Criminal Law Outline final

Criminal Law Outline final - Criminal Law Outline Spring...

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Criminal Law Outline Spring 2006 Professor Feldman ESSENTIAL ELEMENTS OF A CRIME 1. Actus Reus (guilty act) a. Physical Act For there to be criminal liability, the defendant must have either performed a voluntary physical act or failed to act under circumstances imposing a legal duty to act. Acts that are reflexive, convulsions, performed while unconscious, or otherwise involuntary, are insufficient, as are mere bad thoughts unaccompanied by action. b. Omission to Act Criminal liability can be imposed on a defendant for an omission to act where (1) there is a legal duty to act and (2) the defendant can physically perform the act. Such a legal duty to act may arise in the following ways: (1) by statue (failure to file a tax return); (2) by contract (failure of a lifeguard, a nurse, or a guide on a hiking trip to rescue); (3) where there is a pre-existing dependency (a parent for a child, a spouse for a spouse); (4) where a voluntary undertaking is begun ( unreasonable abandonment of a rescue which could worsen victim’s plight is sufficient even if done by a good Samaritan); or (5) where the defendant created the victim’s peril (D pushed V into the path of an oncoming car which D did not see, then fails to assist V). 2. Mens Rea (guilty mind) a. General Intent 1) The jury can infer the required general intent merely from the doing of the act. 2) If a defendant intended a harmful result to a particular person or object and, in trying to carry out that intent, caused a similar harmful result to another person ore object, her intent will be transferred from the intended person or object to the one actually harmed. Any defenses or mitigating circumstances that the defendant could have asserted against the intended victim will also be transferred in most cases. The doctrine of transferred intent most commonly applies to homicide, battery, and arson. It does not apply to attempt. b. Specific Intent If the definition of the crime requires not only the doing of a guilty act, but the doing of it with a specific intent or objective, the crime is a “specific intent crime”. The existence of this specific intent cannot be inferred from the doing of the act. Solicitation : Intent to have the person solicited commit the crime; Attempt : Intent to complete the crime; Conspiracy : Intent to have the crime completed; First degree premeditated murder (where so defined by statute): Premeditated intent to kill; Assault : Intent to commit a battery; Larceny and robbery : Intent to permanently deprive another of his interest in the property taken; Burglary : Intent at the time of entry to commit a felony in the dwelling of another;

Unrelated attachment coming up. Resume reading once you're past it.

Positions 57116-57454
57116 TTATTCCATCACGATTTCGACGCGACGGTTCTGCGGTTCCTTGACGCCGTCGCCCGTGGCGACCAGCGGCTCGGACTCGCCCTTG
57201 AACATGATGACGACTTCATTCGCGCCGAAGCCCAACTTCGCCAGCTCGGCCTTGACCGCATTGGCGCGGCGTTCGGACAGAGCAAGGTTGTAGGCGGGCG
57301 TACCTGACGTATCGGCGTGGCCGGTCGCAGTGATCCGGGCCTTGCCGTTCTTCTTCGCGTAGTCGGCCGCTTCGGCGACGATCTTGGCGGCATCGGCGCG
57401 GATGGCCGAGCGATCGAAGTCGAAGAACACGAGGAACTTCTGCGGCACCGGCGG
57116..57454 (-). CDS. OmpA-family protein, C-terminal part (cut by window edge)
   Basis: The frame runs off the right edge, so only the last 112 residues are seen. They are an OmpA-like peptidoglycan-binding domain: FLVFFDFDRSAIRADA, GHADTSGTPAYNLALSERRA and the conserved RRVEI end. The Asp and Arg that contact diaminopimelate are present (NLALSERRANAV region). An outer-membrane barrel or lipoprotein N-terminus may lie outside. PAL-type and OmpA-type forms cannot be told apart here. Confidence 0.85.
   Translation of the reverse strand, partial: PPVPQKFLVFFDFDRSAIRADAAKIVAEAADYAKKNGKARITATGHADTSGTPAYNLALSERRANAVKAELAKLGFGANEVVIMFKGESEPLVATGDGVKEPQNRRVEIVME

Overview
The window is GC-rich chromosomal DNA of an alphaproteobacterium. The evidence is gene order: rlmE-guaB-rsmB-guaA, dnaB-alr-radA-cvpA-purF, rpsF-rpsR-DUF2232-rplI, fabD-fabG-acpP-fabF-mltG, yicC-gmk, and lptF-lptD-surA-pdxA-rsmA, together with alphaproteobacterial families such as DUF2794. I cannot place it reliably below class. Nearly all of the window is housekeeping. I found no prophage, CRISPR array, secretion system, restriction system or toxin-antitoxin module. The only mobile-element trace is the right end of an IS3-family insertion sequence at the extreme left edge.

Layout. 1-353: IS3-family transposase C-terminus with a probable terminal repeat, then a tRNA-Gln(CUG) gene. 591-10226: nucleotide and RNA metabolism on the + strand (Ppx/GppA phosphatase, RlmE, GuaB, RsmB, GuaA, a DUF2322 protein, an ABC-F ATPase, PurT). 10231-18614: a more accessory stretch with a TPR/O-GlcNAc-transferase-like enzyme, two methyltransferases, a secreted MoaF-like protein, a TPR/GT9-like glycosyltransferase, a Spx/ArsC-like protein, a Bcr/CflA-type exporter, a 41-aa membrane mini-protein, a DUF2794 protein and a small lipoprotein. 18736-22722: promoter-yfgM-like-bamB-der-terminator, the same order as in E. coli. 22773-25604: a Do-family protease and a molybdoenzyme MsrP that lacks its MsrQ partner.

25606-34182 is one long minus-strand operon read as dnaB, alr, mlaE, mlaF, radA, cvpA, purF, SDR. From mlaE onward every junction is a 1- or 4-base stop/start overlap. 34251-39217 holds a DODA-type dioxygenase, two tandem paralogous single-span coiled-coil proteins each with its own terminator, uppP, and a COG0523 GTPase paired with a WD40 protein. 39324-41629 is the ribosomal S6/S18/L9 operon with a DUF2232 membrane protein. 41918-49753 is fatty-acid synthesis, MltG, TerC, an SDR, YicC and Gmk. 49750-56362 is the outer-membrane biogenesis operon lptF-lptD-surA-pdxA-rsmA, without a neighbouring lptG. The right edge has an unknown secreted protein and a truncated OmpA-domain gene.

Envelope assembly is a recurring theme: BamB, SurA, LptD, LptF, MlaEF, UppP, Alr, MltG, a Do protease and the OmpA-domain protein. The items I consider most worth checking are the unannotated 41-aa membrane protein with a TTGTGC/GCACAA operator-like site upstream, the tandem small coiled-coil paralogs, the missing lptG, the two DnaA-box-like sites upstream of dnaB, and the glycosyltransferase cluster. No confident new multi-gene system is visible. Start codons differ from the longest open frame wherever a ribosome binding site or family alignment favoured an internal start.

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False pretenses : Intent to defraud; and Embezzlement : Intent to defraud. c. Malice
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Criminal Law Outline final - Criminal Law Outline Spring...

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